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Language Environments

All supported character sets are supported in Emacs buffers whenever multibyte characters are enabled; there is no need to select a particular language in order to display its characters in an Emacs buffer. However, it is important to select a language environment in order to set various defaults. The language environment really represents a choice of preferred script (more or less) rather that a choice of language.

The language environment controls which coding systems to recognize when reading text (see section Recognizing Coding Systems). This applies to files, incoming mail, netnews, and any other text you read into Emacs. It may also specify the default coding system to use when you create a file. Each language environment also specifies a default input method.

The way to select a language environment is with the command M-x set-language-environment. It makes no difference which buffer is current when you use this command, because the effects apply globally to the Emacs session. The supported language environments include:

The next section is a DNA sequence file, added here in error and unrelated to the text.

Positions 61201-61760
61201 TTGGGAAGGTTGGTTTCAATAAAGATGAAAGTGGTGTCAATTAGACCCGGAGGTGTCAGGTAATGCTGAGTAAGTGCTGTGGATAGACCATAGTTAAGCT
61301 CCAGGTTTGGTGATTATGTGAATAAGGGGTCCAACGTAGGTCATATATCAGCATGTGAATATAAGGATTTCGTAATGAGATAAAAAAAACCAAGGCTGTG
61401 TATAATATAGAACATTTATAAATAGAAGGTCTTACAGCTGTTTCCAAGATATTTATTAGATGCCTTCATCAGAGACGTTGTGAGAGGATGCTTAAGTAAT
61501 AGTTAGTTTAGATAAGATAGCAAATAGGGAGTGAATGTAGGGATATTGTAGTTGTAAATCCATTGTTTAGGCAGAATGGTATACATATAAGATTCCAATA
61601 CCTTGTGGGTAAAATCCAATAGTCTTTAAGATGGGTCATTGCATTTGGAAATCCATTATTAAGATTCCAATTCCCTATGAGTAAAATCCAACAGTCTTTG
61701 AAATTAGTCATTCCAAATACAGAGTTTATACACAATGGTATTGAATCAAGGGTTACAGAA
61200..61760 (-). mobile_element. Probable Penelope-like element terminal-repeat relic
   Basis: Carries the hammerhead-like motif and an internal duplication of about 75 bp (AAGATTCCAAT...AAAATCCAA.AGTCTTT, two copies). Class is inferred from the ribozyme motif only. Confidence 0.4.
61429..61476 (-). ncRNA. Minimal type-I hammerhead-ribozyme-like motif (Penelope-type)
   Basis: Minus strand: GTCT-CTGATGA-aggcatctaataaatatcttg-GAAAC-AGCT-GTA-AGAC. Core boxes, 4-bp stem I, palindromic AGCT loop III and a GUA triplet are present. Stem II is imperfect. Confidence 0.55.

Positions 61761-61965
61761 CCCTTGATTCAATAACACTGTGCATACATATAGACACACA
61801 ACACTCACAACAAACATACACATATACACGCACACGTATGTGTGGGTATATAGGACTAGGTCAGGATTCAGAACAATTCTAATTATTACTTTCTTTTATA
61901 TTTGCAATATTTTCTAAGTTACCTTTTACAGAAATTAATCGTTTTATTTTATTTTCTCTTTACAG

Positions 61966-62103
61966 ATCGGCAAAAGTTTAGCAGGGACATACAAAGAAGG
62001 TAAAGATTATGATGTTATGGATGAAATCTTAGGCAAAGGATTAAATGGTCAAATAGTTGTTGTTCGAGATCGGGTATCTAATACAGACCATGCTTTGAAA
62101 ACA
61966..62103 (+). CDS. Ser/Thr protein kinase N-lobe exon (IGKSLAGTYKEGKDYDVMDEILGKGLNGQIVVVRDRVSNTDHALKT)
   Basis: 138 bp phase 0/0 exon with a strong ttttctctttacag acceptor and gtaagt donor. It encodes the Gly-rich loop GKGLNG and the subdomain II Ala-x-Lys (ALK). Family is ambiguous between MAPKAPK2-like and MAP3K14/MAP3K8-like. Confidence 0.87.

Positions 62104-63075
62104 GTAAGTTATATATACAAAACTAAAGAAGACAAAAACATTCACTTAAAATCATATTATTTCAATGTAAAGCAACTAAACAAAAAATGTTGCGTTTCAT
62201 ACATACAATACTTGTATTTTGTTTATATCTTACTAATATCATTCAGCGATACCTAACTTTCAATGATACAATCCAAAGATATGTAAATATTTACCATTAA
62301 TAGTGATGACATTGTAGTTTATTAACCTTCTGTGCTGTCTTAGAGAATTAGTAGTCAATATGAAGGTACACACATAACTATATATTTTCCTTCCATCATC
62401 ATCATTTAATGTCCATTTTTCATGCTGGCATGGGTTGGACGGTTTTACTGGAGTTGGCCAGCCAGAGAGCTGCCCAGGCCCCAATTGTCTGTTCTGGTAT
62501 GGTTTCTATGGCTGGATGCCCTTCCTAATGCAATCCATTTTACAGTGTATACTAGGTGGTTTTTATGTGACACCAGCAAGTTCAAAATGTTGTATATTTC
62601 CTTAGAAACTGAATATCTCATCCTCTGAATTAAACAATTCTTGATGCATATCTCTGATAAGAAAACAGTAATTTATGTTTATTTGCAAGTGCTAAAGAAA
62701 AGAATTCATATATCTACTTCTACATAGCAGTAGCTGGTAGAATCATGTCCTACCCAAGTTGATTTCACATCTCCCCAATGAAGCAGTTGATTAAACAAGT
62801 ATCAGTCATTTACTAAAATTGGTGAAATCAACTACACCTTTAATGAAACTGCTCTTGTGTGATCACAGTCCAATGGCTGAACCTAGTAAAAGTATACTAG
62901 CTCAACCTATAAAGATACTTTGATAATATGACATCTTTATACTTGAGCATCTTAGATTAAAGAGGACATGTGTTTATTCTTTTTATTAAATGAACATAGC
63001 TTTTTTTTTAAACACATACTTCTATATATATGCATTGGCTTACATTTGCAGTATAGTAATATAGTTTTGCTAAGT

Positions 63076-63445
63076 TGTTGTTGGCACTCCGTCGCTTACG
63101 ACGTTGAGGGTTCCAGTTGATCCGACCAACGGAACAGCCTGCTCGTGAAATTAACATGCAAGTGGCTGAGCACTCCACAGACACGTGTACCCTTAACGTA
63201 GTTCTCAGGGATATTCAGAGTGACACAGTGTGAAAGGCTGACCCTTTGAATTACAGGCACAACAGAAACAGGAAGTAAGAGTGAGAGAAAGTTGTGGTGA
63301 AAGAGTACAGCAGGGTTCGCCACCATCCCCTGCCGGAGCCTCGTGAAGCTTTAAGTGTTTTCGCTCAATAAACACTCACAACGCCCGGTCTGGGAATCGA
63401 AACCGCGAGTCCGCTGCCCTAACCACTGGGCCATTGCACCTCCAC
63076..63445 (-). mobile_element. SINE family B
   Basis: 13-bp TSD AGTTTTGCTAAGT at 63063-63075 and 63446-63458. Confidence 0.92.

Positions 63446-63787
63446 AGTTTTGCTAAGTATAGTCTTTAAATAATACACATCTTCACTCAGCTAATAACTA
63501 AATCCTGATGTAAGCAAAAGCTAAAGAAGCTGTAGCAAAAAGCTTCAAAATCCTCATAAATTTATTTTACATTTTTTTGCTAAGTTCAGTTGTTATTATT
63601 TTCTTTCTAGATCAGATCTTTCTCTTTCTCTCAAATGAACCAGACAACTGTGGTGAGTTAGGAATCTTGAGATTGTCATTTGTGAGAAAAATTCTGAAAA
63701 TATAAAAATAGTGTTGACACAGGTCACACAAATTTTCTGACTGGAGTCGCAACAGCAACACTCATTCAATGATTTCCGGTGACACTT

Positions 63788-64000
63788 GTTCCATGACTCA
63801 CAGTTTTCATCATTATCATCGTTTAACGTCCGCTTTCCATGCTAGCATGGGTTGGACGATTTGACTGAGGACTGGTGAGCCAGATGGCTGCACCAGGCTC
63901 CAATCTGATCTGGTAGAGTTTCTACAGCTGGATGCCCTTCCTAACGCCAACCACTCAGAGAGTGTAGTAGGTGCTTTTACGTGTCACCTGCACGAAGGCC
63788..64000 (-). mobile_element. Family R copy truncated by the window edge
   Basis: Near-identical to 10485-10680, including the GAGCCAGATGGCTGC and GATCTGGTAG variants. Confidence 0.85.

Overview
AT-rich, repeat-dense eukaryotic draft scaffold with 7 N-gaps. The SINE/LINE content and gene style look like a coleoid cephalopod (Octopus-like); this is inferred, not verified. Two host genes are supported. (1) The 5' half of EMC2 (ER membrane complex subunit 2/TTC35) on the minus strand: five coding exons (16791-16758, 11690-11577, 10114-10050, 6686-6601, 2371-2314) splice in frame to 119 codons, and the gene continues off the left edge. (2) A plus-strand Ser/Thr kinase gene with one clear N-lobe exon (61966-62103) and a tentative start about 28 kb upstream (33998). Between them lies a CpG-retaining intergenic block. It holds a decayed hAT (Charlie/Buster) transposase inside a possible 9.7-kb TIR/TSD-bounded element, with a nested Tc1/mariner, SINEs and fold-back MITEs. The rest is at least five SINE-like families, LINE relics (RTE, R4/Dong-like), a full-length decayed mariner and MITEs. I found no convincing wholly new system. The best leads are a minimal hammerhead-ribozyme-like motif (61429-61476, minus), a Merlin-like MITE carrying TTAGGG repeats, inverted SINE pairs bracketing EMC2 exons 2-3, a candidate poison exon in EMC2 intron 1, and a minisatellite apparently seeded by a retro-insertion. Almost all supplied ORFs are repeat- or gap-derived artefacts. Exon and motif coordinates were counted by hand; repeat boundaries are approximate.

Chinese-BIG5, Chinese-CNS, Chinese-GB, Cyrillic-Alternativnyj, Cyrillic-ISO, Cyrillic-KOI8, Devanagari, English, Ethiopic, Greek, Hebrew, Japanese, Korean, Lao, Latin-1, Latin-2, Latin-3, Latin-4, Latin-5, Thai, Tibetan, and Vietnamese.

Some operating systems let you specify the language you are using by setting locale environment variables. Emacs handles one common special case of this: if your locale name for character types contains the string `8859-n', Emacs automatically selects the corresponding language environment.

To display information about the effects of a certain language environment lang-env, use the command C-h L lang-env RET (describe-language-environment). This tells you which languages this language environment is useful for, and lists the character sets, coding systems, and input methods that go with it. It also shows some sample text to illustrate scripts used in this language environment. By default, this command describes the chosen language environment.

You can customize any language environment with the normal hook set-language-environment-hook. The command set-language-environment runs that hook after setting up the new language environment. The hook functions can test for a specific language environment by checking the variable current-language-environment.

Before it starts to set up the new language environment, set-language-environment first runs the hook exit-language-environment-hook. This hook is useful for undoing customizations that were made with set-language-environment-hook. For instance, if you set up a special key binding in a specific language environment using set-language-environment-hook, you should set up exit-language-environment-hook to restore the normal binding for that key.

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